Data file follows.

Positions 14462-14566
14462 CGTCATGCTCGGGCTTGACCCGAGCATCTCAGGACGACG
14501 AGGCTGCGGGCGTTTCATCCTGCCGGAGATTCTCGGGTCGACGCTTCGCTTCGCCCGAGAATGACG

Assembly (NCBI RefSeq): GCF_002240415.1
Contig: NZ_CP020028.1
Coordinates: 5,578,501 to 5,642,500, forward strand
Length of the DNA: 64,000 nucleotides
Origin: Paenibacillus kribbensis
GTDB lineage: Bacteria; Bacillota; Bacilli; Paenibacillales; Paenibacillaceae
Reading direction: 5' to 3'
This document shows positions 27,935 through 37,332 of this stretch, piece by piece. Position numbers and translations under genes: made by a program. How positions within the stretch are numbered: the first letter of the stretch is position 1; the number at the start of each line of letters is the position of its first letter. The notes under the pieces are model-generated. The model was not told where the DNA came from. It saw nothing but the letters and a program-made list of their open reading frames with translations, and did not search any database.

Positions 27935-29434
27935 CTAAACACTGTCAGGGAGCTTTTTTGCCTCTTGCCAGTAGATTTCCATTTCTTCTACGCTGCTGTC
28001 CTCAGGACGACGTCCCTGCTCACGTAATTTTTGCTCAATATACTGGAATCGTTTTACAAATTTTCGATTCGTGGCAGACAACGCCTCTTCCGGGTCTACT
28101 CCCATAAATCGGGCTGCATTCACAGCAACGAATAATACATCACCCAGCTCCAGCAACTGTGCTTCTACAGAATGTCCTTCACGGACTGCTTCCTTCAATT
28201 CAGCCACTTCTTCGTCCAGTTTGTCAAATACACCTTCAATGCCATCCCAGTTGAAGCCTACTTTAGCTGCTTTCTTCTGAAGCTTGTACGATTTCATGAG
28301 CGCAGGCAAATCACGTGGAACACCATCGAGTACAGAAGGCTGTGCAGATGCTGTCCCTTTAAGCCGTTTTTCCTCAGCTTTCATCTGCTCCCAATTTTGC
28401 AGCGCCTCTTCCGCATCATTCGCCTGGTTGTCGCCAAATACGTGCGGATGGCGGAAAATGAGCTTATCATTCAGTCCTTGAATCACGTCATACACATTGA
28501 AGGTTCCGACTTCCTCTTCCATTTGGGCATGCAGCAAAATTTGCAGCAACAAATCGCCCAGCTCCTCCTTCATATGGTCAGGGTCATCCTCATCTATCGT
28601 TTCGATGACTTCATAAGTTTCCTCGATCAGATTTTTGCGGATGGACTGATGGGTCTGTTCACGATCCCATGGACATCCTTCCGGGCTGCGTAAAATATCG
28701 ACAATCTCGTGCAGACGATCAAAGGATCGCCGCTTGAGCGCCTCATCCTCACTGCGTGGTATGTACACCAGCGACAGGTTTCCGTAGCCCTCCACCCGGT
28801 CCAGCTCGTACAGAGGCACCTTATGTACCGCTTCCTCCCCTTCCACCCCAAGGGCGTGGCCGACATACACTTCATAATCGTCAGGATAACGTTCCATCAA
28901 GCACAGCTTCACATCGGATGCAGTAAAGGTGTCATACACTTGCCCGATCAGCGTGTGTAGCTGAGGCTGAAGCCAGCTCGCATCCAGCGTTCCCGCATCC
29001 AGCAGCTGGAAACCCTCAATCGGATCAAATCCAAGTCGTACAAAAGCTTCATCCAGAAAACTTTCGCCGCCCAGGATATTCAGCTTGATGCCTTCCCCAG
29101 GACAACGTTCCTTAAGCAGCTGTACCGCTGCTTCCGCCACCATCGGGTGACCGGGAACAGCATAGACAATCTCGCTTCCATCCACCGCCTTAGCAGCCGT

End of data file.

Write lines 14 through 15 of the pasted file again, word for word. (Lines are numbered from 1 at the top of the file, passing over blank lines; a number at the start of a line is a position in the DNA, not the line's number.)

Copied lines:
28001 CTCAGGACGACGTCCCTGCTCACGTAATTTTTGCTCAATATACTGGAATCGTTTTACAAATTTTCGATTCGTGGCAGACAACGCCTCTTCCGGGTCTACT
28101 CCCATAAATCGGGCTGCATTCACAGCAACGAATAATACATCACCCAGCTCCAGCAACTGTGCTTCTACAGAATGTCCTTCACGGACTGCTTCCTTCAATT